Is Code Beautiful, Part 2: Black boxes, invisible work

In a fit of thesis-writing procrastination, I have been reading articles that explore how difficult it is to call some things “society” and other things “technology”. One of these is Adrian Mackenzie’s article on Java programming as a virtual practice. In it he describes the way that Java programmers, because of the way they construct their functioning code from repositories of previous APIs, are caught between perceptions of their own role as “consumers” and “producers” of the internet. At the same time, the code they write is configured by attachment and identifications to all kinds of other documents. In other words, the work of Java programming is in reading, understanding, and recombining other bits of code, written knowledge, and marketing pressure. So what is presented as Java, then, is a virtual construction: virtual because it is shifting, unstable, and perpetually reconstructed.

All of this made me think about the work of coding, so I thought I would return last year’s question about the beauty of computer code. For me as a non-coder, the actual functioning of computer code is completely hidden – in science studies terms it is “black-boxed” – about as obvious to me as the controls of an airplane. But blueprints for an airplane are beautiful, so why not code?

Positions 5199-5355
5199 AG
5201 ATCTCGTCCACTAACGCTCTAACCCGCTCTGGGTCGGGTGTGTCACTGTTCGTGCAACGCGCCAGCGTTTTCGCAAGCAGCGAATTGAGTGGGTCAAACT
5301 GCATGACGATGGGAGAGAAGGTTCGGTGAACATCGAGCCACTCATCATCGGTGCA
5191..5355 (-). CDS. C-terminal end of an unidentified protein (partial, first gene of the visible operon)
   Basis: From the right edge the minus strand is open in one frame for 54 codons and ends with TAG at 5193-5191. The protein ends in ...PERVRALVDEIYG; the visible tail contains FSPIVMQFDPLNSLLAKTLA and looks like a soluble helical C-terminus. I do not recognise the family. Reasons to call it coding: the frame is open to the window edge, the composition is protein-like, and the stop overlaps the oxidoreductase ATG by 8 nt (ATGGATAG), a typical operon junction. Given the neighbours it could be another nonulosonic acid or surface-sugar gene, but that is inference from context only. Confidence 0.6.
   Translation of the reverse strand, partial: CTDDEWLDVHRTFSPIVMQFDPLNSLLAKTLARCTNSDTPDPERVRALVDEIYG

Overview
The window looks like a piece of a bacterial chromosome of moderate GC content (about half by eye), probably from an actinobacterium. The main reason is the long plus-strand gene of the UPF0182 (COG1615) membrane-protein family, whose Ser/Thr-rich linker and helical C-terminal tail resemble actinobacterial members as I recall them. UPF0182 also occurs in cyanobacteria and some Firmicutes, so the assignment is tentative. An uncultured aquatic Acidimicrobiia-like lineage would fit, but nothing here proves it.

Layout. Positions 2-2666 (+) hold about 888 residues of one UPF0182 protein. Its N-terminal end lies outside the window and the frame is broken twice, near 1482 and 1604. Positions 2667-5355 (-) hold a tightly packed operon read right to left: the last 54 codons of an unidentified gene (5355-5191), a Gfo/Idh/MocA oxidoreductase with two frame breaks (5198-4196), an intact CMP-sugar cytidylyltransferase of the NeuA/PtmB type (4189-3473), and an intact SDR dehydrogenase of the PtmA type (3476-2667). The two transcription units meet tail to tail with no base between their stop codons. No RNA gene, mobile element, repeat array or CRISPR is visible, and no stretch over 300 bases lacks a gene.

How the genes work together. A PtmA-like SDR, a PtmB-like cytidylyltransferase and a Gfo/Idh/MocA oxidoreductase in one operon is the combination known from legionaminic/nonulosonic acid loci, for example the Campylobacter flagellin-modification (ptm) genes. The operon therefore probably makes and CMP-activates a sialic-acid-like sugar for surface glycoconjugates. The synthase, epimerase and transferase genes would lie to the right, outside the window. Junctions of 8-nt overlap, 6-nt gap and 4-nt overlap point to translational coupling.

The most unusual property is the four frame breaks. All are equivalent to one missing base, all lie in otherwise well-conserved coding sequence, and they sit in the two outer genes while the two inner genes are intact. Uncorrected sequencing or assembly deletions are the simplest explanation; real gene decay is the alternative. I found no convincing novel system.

A little while ago I tagged along to Rotterdam as part of Hive Network’s entourage at the Dutch Electronic Art Festival. At the festival many pieces played with the idea of stripping off the representational elements of “new media art” and displaying the means of production (code, hardware, electrical current, machine construction) as themselves artistic (see MK’s wonderful photo here for one example). But is the code itself beautiful? I was tempted to think of it as a sort of technique that could facilitate art, but might not in and of itself constitute art. A bit like the way watercolour can produce both subtle landscapes and paint-by-numbers, or tiles can make a mosaic or line the bathroom wall.

I wasn’t sure if this was being uncharitable, so I one morning I decided to ask the In-House Hacker (IHH). As usual, we had stayed up rather late and left the flat in a mess before going to bed, but by the time I got up everything was tidy and the kettle was boiling. The IHH was already frowning at a laptop in concentration. It was as if the disaster of the previous evening had been made invisible: housework, essentially, placed in a black box. Outside the window the garden had been watered, weeds pulled, blossoms coaxed and tended. And the IHH, sitting there working was still at it. Tidying, streamlining, ordering, compiling.

Making things beautiful? Or creating the perfect conditions for art, for beauty, to blossom?